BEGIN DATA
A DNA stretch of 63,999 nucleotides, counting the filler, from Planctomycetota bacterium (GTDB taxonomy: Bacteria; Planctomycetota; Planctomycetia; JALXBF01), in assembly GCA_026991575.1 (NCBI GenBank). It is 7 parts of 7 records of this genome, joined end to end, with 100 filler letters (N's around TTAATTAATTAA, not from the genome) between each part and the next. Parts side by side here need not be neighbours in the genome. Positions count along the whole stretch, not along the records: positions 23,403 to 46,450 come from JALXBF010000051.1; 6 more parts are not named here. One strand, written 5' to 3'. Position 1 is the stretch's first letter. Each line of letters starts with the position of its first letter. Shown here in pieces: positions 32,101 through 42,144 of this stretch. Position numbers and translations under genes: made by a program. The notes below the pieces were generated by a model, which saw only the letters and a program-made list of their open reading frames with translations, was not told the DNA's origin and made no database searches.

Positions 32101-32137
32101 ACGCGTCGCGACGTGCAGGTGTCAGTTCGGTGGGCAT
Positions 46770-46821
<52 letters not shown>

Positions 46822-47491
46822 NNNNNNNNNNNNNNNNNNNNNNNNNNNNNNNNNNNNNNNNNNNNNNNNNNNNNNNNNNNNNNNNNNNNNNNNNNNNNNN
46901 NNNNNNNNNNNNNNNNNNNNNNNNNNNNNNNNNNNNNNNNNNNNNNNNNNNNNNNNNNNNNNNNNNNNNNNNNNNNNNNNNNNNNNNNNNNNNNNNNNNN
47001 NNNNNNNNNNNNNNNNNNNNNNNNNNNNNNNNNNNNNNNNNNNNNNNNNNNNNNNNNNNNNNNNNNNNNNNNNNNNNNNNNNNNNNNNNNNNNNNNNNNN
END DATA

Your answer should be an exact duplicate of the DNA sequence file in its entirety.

A DNA stretch of 63,999 nucleotides, counting the filler, from Planctomycetota bacterium (GTDB taxonomy: Bacteria; Planctomycetota; Planctomycetia; JALXBF01), in assembly GCA_026991575.1 (NCBI GenBank). It is 7 parts of 7 records of this genome, joined end to end, with 100 filler letters (N's around TTAATTAATTAA, not from the genome) between each part and the next. Parts side by side here need not be neighbours in the genome. Positions count along the whole stretch, not along the records: positions 23,403 to 46,450 come from JALXBF010000051.1; 6 more parts are not named here. One strand, written 5' to 3'. Position 1 is the stretch's first letter. Each line of letters starts with the position of its first letter. Shown here in pieces: positions 32,101 through 42,144 of this stretch. Position numbers and translations under genes: made by a program. The notes below the pieces were generated by a model, which saw only the letters and a program-made list of their open reading frames with translations, was not told the DNA's origin and made no database searches.

Positions 32101-32137
32101 ACGCGTCGCGACGTGCAGGTGTCAGTTCGGTGGGCAT
Positions 46770-46821
<52 letters not shown>

Positions 46822-47491
46822 NNNNNNNNNNNNNNNNNNNNNNNNNNNNNNNNNNNNNNNNNNNNNNNNNNNNNNNNNNNNNNNNNNNNNNNNNNNNNNN
46901 NNNNNNNNNNNNNNNNNNNNNNNNNNNNNNNNNNNNNNNNNNNNNNNNNNNNNNNNNNNNNNNNNNNNNNNNNNNNNNNNNNNNNNNNNNNNNNNNNNNN
47001 NNNNNNNNNNNNNNNNNNNNNNNNNNNNNNNNNNNNNNNNNNNNNNNNNNNNNNNNNNNNNNNNNNNNNNNNNNNNNNNNNNNNNNNNNNNNNNNNNNNN